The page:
According to a recent survey performed by The Search Agency, Apple ranked dead last in terms of their mobile website design among 100 multichannel retailers. This came as a pretty big surprise, since, you know, it’s Apple. As in, the creator of the iPhone? Maybe you’ve heard of them? Apple’s site failed a few of the benchmarks set by the survey, scoring 0 out of 5 for load time, format, and links to social media and the app store. (That last one seems a bit unfair, though; wouldn’t it be like a snake eating its own tail if the Apple website had a link to an app for the Apple website?) The site scored low marks in the survey’s remaining criteria, not having an “above the fold” search box or store locator, or an easy click-to-call button. The result? 100th place.
Surprising Results About Responsive Design
Even more surprising, however, is that only a single one of these 100 websites employed the much-touted responsive design in their mobile implementations. 91 of the companies still have a dedicated mobile site in the m.domain.com vein, and 8, including Apple, use their single desktop site in the ‘zoom way in and scroll around hoping to hit something useful’ vein. Presumably, Apple does not need to worry about mobile design in quite the same way the other multichannel retailers do, since it has something of a significant leg up in terms of mobile presence. But it still seems like a strange oversight for a company devoted to sleek design principles.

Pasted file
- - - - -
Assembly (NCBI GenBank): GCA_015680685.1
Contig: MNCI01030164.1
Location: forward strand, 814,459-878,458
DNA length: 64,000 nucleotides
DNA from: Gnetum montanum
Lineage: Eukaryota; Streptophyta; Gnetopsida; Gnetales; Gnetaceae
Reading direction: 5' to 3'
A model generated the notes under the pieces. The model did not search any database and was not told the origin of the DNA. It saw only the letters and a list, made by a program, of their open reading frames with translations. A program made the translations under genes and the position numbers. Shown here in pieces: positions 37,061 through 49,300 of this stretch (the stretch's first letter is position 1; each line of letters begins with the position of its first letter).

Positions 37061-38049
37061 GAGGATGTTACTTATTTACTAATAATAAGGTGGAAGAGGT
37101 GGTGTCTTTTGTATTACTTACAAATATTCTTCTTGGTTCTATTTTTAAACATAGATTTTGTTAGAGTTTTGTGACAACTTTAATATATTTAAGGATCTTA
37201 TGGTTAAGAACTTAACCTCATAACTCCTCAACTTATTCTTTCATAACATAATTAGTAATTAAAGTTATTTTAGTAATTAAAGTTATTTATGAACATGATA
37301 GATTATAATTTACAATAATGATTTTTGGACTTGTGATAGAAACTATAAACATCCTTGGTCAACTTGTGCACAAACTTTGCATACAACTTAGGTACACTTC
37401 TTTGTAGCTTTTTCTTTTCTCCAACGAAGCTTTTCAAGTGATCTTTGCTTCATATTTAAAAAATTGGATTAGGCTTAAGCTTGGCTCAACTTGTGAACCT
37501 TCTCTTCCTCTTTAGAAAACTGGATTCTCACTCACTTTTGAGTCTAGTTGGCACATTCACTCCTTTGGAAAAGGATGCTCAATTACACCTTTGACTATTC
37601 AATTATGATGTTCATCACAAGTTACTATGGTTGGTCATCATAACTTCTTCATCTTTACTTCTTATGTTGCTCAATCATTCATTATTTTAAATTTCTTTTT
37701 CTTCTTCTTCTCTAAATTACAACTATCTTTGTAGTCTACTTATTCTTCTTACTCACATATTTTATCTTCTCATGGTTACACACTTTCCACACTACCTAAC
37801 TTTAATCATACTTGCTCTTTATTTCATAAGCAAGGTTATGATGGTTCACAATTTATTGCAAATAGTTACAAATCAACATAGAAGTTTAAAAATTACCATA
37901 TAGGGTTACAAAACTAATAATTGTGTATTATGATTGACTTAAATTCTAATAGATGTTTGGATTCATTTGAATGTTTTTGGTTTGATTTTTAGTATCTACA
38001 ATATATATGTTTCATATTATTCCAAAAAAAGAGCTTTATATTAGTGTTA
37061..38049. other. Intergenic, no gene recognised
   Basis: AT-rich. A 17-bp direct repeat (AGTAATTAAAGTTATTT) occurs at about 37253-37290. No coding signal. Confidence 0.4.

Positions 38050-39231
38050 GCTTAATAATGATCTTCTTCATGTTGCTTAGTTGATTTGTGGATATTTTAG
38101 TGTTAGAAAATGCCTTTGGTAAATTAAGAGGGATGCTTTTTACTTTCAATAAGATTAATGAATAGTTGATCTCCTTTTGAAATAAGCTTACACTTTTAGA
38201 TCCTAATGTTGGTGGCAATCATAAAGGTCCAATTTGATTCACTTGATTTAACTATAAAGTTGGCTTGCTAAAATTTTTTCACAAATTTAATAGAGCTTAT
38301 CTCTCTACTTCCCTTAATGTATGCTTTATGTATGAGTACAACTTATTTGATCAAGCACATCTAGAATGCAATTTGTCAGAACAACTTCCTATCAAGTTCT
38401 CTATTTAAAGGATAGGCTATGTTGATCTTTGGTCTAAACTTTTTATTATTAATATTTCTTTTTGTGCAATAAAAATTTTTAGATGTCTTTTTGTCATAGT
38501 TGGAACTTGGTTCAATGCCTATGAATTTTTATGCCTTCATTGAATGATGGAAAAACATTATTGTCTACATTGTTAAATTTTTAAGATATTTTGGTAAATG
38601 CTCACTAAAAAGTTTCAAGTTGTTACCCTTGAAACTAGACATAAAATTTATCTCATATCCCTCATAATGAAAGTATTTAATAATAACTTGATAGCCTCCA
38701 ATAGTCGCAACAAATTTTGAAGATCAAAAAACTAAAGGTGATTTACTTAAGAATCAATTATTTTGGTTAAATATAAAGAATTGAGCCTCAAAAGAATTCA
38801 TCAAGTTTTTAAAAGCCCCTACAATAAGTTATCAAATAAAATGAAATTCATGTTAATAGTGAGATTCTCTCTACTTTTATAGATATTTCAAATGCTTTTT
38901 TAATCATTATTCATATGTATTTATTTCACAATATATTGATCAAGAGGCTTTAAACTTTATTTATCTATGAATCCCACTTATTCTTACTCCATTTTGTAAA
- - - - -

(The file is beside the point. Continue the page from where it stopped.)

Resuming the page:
The fact that only one of the top 100 multichannel retailers is using responsive design points to the fact that it may be premature to insist that it’s responsive-or-bust for the future of your mobile content. The fact is that responsive design is great for some things and less worthwhile for others. Retail seems to be an area that does not strictly require responsive content, as users have come to expect a different shopping experience in different areas.
Another major point of interest in the survey is the sheer number of sites that failed the load time test, which gave highest marks to sites that loaded within Google’s recommended one second time frame. Only 16 of the sites passed this metric, a number which responsive design is not likely to improve, based on common opinion.
What the survey speaks to most of all is avoiding a knee-jerk response to the latest buzzwords, and staying true to a strategy that emphasizes quality content across all platforms.
How would your mobile site rank on these metrics?
Latest posts by John Maloney (see all)
- Would You Pay $40 for a Mobile Doctor Visit? - December 20, 2013
- I Want to Push You Around: The Power of Push Notifications - December 20, 2013
- Homeless (But Coding) For the Holidays - December 19, 2013